WHISPERING SMITH – James L Smith, aka Whispering Smith, led an action-filled life that bore little resemblance to the squeaky clean image of the man depicted in the movie, radio and television series based on his law enforcement career. Smith was a relentless lawman whom I often describe as “the Dirty Harry of the Old West.”
Whispering Smith was born in 1838 and by 1860 was making a living as a riverboat gambler up and down the Mississippi, where he acquired his famous nickname. He had his first gunfight in the form of a duel with a gambler named Larry Boyle on the Belle of Memphis. When the Civil War broke out James joined the Union Army, as did other future gunfighters like Wild Bill Hickok, Bear River Tom, Long-Haired Jim Courtright and others.
After the war he next surfaced in New Orleans, LA, as part of the city’s Metropolitan Police Force in 1868. By 1873 Smith had made detective and married his sweetheart Anna Mannion. Continue reading
The Frontierado holiday is Friday, August 5th!
GUNPLAY MAXWELL – This neglected gunslinger was born in Boston, MA as James Otis Bliss circa 1860. When he was 15 years old he got into a fight with a friend at a Boston tavern and shot him to death. Fleeing authorities the young man headed west and began a life of using various false names, including Charles L Maxwell or “Gunplay” Maxwell as he is best remembered.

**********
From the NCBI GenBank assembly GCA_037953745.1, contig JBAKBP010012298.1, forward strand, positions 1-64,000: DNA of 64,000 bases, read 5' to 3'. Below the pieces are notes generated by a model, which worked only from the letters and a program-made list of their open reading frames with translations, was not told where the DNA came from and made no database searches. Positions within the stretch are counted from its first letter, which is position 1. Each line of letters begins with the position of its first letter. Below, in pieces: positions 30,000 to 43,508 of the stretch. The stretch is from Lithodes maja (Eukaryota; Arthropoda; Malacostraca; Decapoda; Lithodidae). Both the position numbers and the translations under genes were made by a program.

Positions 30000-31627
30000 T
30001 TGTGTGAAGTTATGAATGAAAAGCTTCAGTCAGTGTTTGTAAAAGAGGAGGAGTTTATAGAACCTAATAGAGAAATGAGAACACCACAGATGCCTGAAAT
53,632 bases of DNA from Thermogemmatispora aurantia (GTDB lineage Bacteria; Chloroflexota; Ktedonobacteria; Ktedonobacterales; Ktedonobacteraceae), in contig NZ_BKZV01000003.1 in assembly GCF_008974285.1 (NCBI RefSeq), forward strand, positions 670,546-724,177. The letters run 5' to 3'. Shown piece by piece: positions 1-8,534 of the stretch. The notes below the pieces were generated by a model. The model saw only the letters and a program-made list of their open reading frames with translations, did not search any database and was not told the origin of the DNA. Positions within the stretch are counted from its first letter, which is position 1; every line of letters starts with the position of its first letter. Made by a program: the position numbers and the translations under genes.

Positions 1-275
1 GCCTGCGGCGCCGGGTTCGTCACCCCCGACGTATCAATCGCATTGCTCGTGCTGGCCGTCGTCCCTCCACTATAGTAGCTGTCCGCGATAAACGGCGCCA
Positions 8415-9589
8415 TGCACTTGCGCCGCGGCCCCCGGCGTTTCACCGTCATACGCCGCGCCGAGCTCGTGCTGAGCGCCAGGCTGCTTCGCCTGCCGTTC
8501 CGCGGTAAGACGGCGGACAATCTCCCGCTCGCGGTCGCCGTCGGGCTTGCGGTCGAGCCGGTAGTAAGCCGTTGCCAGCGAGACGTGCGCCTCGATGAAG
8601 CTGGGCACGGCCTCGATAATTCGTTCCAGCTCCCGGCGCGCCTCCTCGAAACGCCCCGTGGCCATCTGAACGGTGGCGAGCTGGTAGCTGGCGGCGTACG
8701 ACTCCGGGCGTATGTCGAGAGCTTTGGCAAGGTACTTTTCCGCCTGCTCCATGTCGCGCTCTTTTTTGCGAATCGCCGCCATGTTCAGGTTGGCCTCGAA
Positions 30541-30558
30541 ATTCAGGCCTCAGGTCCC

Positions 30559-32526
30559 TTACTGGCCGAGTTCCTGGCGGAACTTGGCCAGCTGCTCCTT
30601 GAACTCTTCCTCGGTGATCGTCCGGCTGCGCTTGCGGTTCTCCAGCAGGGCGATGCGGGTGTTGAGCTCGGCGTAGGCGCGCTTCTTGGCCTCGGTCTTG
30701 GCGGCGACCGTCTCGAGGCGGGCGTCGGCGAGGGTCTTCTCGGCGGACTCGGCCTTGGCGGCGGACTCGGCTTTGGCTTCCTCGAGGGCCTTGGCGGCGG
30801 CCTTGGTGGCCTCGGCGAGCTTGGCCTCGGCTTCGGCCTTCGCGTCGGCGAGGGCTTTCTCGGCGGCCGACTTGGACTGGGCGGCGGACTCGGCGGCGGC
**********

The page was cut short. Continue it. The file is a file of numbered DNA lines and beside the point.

Life on the run was bringing out both the dark violence AND the shrewd manipulative streak that would characterize the young man for the rest of his life. By late 1876 he was in Texas staying alive through assorted robberies, con games and increasingly frequent gunplay. Texas eventually became too hot for Gunplay Maxwell and by the late 1870s or early 1880s he moved north to Montana. Continue reading
Frontierado is Friday, August 5th!
PISTOL PETE – Frank “Pistol Pete” Eaton was another of those real-life figures that some people mistakenly think are fictional characters. The elementary alliteration and the association of the name Pistol Pete with the mascot of the Oklahoma State University sports teams are part of the reason. That mascot was named after and was designed to look like the real-life Pistol Pete.
Eaton was a man who LIVED what would eventually become a cliche of Wild West fiction: the quest for revenge over the murder of a loved one, no matter how many years it takes.
In 1868 young Frank was eight years old and living with his parents in Twin Mounds, Kansas. Frank’s father had served in the Union Army during the Civil War and was being harassed by several former Confederate Army men who had ridden with Quantrill’s Raiders for a time. One day six of those men shot our hero’s father to death right in front of him, setting the course for the rest of the young man’s life. Continue reading
“Hold it right there,” the gunslinger exclaimed, “We got us some apparent paradoxes and their effect upon contemporary philosophy to discuss … you savvy?”
JUST 30 DAYS UNTIL FRONTIERADO! As always Frontierado is about celebrating the myth of the Wild West and not the grinding reality. Part of the fun each year is an examination of neglected gunslingers from the 1800s.
The likes of Billy the Kid, Doc Holliday, Calamity Jane and Jesse James have been the subject of a variety of movies and folk tales. Unfortunately some figures from the Wild West led lives at least as interesting as the big names did but have not gotten nearly as much attention. Here is a look at ten such men and women.